Thursday, June 30, 2011

Other Supplements

A number of studies have examined various supplements to aid in weight loss.
There are a couple of candidates with relevance to both renal disease and
weight loss.

One of these substances is acetyl L carnitine. This protein is made of two
amino acids, lysine, and methionine. It is available primarily from meat
protein, but is also synthesized in the body. However, some conditions and
medications may interfere with its metabolism and may even cause secondary

Carnitine is needed for metabolism of fat by the mitochondria. Insufficiency
can mean a decreased ability to burn dietary and stored fat. For any
patient, symptoms of potential insufficiency include the following: 1)
excessive fat storage, 2) low muscle tone, 3) increased appetite (unable to
make adequate ATP from food consumed), 4) poor exercise endurance, 5)
increased fatigue, 6) excessive sleeping, 7) muscle pain with exertion, [image:
8)] elevated triglycerides, 9) low or unpredictable blood sugar levels
(resulting from inability to effectively use stored fat for energy), and 10)
cardiomyopathy. Hemodialysis patients with insufficient L-carnitine may have
difficulty maintaining adequate red blood cell production.
Provision of acetyl L carnitine has been shown to help with a variety of
symptoms, including diabetic neuropathy, insulin resistance in metabolic
syndrome, improved lipid parameters, improved exercise endurance, improved
blood sugar levels, and improvement in memory.

L-carnitine has been studied in the hemodialysis population. There is tissue
depletion related to hemodialysis duration and extent of disease. In several
studies, provision of L-carnitine in hemodialysis patients decreased need
for erythropoetin to maintain hemoglobin levels. It has also been shown to
have a protein sparing effect in hemodialysis patients.

In a study of children on hemodialysis, provision of l-carnitine reduced
triglycerides, free fatty acids, total cholesterol, and increased HDL-C.
Hemodialysis patients generally require IV administration of L-carnitine;
however, a few studies have used oral L-carnitine. In addition to decreased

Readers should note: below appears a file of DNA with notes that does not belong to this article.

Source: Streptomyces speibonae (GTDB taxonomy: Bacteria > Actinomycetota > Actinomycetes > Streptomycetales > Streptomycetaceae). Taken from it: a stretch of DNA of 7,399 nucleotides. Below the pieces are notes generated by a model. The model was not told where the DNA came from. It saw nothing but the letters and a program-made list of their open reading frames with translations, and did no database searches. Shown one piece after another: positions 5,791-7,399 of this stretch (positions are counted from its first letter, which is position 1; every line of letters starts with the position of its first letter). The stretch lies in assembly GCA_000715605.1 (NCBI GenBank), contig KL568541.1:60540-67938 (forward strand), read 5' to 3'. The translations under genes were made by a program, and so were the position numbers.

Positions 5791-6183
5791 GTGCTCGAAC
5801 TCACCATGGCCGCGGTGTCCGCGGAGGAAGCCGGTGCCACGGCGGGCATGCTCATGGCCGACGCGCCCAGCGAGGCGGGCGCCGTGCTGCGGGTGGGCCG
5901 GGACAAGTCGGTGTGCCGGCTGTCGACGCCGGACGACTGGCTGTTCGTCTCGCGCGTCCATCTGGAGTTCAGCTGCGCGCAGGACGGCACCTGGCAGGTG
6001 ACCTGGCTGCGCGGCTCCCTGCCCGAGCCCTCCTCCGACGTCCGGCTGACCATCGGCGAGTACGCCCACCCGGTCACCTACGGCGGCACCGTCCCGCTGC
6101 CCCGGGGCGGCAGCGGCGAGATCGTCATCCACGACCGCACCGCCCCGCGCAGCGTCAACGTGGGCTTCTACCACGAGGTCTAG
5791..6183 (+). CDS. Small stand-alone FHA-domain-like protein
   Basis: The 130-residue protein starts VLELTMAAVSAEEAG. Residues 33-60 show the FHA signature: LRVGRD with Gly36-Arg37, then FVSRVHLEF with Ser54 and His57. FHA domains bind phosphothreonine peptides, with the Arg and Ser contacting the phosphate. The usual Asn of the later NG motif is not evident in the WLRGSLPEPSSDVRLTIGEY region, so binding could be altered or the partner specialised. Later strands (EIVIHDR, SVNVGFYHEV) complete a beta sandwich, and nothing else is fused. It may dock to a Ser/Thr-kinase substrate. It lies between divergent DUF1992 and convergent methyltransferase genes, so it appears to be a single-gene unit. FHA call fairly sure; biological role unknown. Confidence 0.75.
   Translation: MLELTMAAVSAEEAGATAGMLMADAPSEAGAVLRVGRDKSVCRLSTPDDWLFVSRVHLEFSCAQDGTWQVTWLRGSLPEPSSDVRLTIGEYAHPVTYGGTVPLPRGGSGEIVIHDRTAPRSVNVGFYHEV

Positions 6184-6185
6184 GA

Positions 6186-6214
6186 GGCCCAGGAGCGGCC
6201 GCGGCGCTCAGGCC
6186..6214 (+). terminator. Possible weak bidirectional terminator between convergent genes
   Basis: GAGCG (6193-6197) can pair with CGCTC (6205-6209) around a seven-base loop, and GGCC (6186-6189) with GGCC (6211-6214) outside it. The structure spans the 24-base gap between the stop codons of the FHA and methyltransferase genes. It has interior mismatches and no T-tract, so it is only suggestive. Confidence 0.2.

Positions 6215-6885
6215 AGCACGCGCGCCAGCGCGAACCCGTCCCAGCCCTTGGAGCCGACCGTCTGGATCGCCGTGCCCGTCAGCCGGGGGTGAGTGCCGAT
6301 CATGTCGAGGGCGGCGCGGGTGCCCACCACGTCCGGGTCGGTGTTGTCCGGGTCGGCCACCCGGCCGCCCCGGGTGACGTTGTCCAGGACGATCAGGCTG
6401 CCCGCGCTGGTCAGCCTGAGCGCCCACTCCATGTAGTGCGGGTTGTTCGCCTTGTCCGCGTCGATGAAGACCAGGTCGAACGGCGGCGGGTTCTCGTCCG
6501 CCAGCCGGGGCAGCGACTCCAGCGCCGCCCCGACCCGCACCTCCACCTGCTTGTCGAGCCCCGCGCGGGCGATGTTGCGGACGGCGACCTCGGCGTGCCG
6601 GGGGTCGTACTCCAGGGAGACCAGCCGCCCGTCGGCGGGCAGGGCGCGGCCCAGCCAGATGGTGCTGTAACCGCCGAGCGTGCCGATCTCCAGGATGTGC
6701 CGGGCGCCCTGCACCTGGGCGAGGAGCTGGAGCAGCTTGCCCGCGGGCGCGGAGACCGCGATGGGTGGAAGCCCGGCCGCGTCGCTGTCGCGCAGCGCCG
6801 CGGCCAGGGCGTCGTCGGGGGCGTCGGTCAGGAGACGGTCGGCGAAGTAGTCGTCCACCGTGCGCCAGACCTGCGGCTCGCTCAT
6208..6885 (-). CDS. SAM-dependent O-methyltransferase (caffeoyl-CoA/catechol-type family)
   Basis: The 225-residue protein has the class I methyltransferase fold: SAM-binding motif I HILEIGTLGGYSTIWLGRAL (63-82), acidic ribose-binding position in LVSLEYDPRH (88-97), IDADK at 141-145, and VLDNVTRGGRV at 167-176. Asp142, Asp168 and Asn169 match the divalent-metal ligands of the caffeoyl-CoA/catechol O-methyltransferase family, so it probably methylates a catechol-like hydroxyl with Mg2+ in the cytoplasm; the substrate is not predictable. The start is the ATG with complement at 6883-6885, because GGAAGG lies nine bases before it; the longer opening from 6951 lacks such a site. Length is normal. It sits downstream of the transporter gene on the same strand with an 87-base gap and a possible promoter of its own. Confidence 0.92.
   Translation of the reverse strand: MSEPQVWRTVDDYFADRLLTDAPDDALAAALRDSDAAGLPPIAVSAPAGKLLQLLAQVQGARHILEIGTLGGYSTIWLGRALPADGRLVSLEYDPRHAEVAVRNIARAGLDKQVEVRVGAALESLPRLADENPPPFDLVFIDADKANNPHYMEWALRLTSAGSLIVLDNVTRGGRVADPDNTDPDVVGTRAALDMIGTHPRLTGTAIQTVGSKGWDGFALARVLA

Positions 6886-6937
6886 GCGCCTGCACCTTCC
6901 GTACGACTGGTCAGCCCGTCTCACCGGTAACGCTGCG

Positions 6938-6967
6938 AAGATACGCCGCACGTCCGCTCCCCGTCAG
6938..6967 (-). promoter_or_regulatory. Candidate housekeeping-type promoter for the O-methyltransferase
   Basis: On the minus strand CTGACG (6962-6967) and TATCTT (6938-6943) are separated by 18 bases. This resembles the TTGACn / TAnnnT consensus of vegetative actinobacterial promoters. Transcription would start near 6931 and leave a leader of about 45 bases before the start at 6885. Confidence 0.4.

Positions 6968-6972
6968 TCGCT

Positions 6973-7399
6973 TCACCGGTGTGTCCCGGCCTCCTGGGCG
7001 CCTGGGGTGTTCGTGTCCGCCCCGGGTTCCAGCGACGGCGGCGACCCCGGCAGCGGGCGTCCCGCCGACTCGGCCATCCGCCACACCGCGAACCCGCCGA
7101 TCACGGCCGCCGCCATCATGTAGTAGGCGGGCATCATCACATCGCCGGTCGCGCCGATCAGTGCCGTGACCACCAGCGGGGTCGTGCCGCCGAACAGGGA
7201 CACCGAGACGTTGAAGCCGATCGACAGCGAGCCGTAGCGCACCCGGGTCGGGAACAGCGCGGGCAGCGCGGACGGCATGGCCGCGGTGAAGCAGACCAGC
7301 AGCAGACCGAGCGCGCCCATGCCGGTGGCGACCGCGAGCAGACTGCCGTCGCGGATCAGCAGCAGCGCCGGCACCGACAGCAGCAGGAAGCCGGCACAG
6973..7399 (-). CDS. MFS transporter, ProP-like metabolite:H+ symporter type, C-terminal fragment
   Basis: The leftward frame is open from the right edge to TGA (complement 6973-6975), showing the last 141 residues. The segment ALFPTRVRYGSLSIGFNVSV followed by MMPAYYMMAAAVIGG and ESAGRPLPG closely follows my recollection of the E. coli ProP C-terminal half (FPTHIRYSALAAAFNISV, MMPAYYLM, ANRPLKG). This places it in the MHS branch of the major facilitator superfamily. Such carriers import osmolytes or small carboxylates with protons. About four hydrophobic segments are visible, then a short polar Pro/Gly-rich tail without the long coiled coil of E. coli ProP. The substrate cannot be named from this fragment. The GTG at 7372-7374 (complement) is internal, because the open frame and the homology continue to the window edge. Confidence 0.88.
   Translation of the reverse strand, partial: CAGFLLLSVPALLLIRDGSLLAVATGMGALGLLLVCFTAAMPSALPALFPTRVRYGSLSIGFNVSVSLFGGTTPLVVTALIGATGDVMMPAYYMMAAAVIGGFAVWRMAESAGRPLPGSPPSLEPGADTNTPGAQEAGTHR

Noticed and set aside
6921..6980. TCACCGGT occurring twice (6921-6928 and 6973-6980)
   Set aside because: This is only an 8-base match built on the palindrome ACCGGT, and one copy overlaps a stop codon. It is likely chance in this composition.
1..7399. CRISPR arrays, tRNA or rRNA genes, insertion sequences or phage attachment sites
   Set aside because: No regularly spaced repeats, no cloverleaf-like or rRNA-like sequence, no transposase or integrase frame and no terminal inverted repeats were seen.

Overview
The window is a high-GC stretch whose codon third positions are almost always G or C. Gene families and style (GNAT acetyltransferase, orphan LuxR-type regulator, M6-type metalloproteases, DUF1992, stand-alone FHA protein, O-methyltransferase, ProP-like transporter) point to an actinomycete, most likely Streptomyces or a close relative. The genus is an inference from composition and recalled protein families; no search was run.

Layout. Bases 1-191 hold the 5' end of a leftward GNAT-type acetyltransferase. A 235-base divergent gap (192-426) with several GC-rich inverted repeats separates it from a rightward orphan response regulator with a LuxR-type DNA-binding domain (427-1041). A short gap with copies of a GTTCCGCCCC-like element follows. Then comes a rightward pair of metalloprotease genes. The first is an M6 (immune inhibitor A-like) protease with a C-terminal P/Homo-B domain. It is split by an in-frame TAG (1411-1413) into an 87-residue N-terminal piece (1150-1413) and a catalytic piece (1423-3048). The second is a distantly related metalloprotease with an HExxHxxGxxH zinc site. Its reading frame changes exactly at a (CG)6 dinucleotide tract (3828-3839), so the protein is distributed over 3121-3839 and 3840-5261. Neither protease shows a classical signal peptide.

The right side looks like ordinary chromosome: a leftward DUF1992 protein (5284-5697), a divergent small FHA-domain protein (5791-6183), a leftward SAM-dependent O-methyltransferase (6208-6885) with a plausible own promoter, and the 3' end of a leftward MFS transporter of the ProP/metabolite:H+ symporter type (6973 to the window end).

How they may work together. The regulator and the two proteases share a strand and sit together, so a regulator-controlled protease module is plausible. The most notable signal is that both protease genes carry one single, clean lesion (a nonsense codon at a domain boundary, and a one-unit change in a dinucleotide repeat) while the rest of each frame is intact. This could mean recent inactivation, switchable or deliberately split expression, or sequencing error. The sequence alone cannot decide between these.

need for erythropoietin, quality-of life-indicators have also improved with
L-carnitine administration.

The majority of L-carnintine is found in muscle and brain tissue; thus,
serum levels of L-carnitine do not reflect muscle stores. A trial of oral
L-carnitine in doses of 50mg/kg/day[67] or a typical dosage in adults of
3,000mg per day may be worth trying to see if energy levels improve in
patients trying to lose weight. Patients may be better able to manage
appetite if they are able to effectively burn stored fat. More research
regarding acetyl-L-carnitine supplementation, specifically in post-weight loss surgery patients, would be helpful.

A second supplement showing benefit in postoperative weight loss was found
as an unexpected consequence of its use. In a study initially designed
to see the impact on intestinal bacterial overgrowth and vitamin B12 levels,
researchers found an additional impact on weight loss. Compared to control
subjects, the probiotics provided in this study not only improved bacterial
overgrowth and B12 levels compared to pre-operative levels, but also
improved initial weight loss in postoperative patients during the initial
three months after surgery.

Two small studies examined the effect probiotics have on reduction of
uremic toxins in patients with stages 3 and 4 CKD. The authors found a
reduction in blood urea nitrogen (BUN), but not creatinine. Longer duration
studies with larger numbers of CKD patients are needed to determine
effectiveness and safety of probiotics in the long term. The safety of use
of probiotics in renal post-weight loss surgical patients remains a subject
for further studies.

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